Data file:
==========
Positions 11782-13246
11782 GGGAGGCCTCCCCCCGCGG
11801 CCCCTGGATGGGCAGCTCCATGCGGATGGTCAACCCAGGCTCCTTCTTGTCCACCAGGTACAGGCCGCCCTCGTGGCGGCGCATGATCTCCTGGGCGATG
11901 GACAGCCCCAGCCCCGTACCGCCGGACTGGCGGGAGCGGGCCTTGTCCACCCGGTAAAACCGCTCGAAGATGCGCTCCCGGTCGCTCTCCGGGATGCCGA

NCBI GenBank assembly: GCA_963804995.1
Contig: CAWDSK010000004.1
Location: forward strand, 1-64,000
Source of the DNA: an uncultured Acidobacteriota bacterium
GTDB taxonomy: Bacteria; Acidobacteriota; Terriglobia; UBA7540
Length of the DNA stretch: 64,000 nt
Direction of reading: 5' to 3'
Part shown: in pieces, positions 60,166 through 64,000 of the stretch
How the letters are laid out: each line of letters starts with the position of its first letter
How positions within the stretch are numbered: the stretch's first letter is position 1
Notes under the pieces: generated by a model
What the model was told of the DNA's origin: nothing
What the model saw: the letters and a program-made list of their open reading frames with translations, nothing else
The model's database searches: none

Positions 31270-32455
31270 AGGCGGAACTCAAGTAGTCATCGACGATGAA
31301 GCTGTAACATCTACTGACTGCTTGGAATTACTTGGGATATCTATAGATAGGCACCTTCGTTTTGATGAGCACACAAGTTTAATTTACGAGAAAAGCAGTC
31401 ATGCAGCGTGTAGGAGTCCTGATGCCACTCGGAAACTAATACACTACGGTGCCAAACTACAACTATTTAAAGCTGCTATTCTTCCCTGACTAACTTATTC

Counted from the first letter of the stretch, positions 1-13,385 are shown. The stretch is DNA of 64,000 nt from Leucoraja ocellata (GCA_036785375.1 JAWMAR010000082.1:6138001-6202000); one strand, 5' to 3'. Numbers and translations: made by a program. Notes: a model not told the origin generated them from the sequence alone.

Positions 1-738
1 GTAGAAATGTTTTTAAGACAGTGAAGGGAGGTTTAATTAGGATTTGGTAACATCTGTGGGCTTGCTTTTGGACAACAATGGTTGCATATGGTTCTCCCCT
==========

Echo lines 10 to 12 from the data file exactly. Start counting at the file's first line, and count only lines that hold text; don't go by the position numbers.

Length of the DNA stretch: 64,000 nt
Direction of reading: 5' to 3'
Part shown: in pieces, positions 60,166 through 64,000 of the stretch